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A hybrid approach for the efficient computation of polycrystalline yield loci with the accuracy of the crystal plasticity finite element method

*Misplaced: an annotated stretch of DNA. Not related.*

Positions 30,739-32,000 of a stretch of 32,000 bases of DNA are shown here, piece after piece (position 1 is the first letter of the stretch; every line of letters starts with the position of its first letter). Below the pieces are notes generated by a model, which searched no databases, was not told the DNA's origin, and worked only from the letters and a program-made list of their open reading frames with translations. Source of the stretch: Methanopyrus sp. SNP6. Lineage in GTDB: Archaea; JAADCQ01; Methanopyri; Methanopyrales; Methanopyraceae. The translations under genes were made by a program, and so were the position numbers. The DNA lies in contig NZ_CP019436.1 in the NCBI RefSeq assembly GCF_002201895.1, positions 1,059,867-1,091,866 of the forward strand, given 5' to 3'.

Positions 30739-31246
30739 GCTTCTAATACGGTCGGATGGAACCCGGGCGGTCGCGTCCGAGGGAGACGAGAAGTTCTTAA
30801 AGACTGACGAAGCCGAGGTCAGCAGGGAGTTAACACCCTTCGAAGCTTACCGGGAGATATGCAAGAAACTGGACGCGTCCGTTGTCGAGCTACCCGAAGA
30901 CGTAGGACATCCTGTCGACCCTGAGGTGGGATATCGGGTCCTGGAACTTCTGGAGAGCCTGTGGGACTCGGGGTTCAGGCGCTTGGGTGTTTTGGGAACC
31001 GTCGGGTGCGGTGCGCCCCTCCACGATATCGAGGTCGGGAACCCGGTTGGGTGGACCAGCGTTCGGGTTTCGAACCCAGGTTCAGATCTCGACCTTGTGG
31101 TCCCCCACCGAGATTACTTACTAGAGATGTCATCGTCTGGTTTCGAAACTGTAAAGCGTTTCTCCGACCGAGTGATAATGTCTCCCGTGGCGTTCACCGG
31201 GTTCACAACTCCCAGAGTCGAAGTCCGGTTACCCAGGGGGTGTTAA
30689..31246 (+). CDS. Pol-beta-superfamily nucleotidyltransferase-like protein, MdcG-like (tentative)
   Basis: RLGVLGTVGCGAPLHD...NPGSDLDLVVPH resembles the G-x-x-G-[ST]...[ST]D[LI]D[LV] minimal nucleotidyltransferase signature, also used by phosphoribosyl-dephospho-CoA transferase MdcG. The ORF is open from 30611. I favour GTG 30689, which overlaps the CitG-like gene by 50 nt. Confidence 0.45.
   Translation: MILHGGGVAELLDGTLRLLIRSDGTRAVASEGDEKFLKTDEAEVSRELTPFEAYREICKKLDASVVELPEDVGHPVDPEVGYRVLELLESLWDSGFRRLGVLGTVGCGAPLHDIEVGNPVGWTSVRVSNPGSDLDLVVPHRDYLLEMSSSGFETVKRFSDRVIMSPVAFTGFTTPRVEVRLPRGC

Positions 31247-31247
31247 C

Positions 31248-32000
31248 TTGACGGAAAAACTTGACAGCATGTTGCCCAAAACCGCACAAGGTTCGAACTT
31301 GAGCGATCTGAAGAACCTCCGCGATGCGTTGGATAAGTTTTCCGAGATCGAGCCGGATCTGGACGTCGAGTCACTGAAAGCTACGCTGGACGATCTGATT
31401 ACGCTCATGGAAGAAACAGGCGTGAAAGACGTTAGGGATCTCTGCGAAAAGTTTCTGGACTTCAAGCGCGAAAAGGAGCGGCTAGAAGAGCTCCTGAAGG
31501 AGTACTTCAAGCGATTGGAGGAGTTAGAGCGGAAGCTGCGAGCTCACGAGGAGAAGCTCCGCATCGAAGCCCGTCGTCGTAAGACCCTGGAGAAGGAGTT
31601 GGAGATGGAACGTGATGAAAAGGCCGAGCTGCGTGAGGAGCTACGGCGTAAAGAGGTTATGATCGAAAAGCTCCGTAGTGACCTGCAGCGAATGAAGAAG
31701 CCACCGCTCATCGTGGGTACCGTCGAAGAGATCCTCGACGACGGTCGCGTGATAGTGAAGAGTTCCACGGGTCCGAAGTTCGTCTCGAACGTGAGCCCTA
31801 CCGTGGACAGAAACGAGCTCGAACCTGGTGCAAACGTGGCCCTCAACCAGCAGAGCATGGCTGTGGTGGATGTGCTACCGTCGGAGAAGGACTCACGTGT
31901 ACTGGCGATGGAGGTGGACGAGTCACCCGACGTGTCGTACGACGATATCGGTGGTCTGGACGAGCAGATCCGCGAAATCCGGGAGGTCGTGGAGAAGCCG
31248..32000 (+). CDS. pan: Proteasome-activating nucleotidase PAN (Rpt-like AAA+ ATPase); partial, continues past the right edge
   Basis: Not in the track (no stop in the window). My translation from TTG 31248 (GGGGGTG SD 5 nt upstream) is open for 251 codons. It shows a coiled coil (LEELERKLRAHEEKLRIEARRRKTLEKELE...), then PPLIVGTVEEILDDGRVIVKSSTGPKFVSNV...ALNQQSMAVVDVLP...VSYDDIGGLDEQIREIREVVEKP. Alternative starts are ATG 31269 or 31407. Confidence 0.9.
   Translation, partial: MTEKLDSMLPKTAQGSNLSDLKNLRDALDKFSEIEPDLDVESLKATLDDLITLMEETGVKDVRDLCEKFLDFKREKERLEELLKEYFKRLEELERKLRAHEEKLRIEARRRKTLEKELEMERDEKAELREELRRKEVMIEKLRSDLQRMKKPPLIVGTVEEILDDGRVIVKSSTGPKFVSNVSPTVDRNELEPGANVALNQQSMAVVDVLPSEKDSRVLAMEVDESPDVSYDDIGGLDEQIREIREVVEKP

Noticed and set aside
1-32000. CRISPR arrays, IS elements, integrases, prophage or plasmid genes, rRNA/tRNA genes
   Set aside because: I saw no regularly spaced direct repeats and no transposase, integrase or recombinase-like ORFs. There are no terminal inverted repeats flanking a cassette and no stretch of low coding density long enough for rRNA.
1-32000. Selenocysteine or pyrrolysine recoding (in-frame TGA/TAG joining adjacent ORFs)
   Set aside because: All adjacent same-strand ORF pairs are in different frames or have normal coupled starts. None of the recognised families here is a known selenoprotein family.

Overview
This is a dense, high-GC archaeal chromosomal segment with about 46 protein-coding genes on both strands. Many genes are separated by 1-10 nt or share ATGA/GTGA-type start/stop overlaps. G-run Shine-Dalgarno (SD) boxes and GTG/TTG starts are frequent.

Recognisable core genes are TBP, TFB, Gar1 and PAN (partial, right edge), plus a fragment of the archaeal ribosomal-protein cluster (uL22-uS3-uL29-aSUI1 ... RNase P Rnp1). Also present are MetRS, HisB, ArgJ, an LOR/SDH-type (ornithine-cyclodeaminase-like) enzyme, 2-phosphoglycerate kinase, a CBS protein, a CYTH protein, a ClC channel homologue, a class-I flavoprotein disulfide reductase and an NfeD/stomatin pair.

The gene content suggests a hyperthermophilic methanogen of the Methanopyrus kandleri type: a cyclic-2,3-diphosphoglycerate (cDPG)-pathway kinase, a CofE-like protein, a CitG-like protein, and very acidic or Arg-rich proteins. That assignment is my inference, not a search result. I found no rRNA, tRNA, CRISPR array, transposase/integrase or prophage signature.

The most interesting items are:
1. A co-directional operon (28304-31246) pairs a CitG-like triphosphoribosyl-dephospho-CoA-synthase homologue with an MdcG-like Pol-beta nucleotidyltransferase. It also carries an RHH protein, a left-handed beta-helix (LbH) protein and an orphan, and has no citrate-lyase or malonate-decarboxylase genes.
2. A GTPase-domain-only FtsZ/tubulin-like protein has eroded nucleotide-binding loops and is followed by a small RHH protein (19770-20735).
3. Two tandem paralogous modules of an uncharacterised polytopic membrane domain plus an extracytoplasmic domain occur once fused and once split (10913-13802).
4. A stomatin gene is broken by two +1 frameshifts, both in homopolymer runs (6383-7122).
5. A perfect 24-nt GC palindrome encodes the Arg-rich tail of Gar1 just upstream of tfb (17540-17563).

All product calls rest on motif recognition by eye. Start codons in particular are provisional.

Direct experimental evaluation of the anisotropic yield locus (YL) of a given material, representing the zeros of the material's yield function in the stress space, is arduous. It is much more practical to determine the YL by combining limited measurements of yield strengths with predictions from numerical models based on microstructural features such as the orientation distribution function (ODF; also referred to as the crystallographic texture). For the latter, several different strategies exist in the current literature. In this work, we develop and present a new hybrid method that combines the numerical efficiency and simplicity of the classical crystallographic yield locus (CYL) method with the accuracy of the computationally expensive crystal plasticity finite element method (CPFEM). The development of our hybrid approach is presented in two steps. In the first step, we demonstrate for diverse crystallographic textures that the proposed hybrid method is in good agreement with the shape of the predicted YL estimated by either CPFEM or experiments, even for pronounced plastic anisotropy. It is shown that the calibration of only two parameters of the CYL method with only two yield stresses for different load cases obtained from either CPFEM simulations or experiments produces a reliable computation of the polycrystal YL for diverse crystallographic textures. The accuracy of the hybrid approach is evaluated using the results from the previously established CPFEM method for the computation of the entire YL and also experiments. In the second step, the point cloud data of stress tensors on the YL predicted by the calibrated CYL method are interpolated within the deviatoric stress space by cubic splines such that a smooth yield function can be constructed. Since the produced YL from the hybrid approach is presented as a smooth function, this formulation can potentially be used as an anisotropic yield function for the standard continuum plasticity methods commonly used in finite element analysis.